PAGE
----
“I’m shooting rusting cans in a gutter, to the grand landscapes and everything in-between. As an artist, and having a background in painting, and illustration, and graphic design, I shoot without prejudice. And, it just opens up the world. I never run out of ideas.”

I love that saying – to shoot without prejudice. It opens up so many possibilities.

Wolfe goes on in the conversation to explore composition (something he teaches), the value of leading lines and different lenses, as well as showing some of his newest work.

One project, called Migrations, is about animal migrations, but is really about patterns. In another, he photographs cultures from above, creating abstract views of people.

More Reading

Post: What do Abstract Expressionism and Graffiti have in common?

Post: The Fun of Abstract Photography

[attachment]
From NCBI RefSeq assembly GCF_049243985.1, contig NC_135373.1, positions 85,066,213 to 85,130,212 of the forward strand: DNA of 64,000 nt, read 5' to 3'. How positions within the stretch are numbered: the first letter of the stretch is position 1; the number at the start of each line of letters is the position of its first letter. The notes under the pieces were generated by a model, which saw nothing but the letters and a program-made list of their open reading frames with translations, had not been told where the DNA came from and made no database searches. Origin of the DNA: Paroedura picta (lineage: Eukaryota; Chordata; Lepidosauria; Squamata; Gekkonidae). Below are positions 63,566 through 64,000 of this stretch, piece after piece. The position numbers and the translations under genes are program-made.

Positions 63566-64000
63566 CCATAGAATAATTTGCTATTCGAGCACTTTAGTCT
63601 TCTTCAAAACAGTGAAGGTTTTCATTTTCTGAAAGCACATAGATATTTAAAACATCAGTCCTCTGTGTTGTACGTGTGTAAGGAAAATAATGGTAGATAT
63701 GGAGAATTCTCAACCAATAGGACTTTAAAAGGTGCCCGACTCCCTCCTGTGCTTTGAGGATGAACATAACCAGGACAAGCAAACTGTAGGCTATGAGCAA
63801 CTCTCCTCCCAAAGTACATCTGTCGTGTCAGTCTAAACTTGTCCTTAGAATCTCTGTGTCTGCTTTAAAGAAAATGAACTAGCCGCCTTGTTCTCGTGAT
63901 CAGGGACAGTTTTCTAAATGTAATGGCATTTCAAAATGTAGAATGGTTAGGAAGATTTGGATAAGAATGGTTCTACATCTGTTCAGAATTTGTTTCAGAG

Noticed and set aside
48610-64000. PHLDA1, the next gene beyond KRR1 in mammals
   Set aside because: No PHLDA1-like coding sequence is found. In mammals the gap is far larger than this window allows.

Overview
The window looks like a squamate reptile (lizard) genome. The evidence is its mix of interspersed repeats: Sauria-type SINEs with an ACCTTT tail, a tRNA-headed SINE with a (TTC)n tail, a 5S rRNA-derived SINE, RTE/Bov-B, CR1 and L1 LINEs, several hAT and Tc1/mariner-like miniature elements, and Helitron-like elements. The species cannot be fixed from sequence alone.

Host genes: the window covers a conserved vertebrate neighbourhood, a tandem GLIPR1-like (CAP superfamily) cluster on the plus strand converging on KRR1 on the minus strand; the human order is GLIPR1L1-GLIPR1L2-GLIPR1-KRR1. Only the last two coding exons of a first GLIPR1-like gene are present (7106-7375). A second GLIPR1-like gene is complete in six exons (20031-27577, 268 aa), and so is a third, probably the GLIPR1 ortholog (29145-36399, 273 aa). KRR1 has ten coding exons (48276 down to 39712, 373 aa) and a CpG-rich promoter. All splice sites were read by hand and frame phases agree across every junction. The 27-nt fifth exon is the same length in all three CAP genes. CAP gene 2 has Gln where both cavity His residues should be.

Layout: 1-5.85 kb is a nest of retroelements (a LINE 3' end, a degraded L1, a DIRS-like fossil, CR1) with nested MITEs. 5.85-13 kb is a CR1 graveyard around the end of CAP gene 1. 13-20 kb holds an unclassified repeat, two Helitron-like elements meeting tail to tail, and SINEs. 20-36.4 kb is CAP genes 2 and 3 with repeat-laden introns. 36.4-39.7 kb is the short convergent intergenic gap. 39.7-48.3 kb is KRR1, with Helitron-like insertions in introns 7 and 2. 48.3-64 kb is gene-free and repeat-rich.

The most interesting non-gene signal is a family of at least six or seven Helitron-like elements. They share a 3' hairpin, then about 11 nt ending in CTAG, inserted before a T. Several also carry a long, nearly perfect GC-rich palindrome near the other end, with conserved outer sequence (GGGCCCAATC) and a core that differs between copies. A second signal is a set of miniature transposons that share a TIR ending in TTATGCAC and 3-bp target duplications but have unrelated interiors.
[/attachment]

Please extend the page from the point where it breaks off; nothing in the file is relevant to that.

Urban Decay Series – Part 1 (Rust), Part 2 (Wabi-sabi and Wood), Part 3 (Walls and Roads)

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The Value of Humility


Tara Brach begins her Podcast on Humility with a story about a prisoner in his cell. The prisoner sees an ant and spends some time watching it, engaging with it, giving it crumbs, etc. After some time doing this, he wonders why “it took him 10 long years of solitary confinement to open his eyes to the loveliness of ant.”

What enabled this man to value the ant was not only his attention, but the quality of humility. Once he decided the ant was worthy of his attention, he was not putting himself above or separate. The ant was sharing the cell with him and he was able to appreciate the ant’s qualities.

Humility is one of the nine contemplative habits and one we are discussing this week in the Adventures in Seeing workshop.

Tara Brach’s one hour podcast on the subject is full of wisdom and I highly recommend listening to it. Here is a summary of her words, along with some of the quotes she mentions.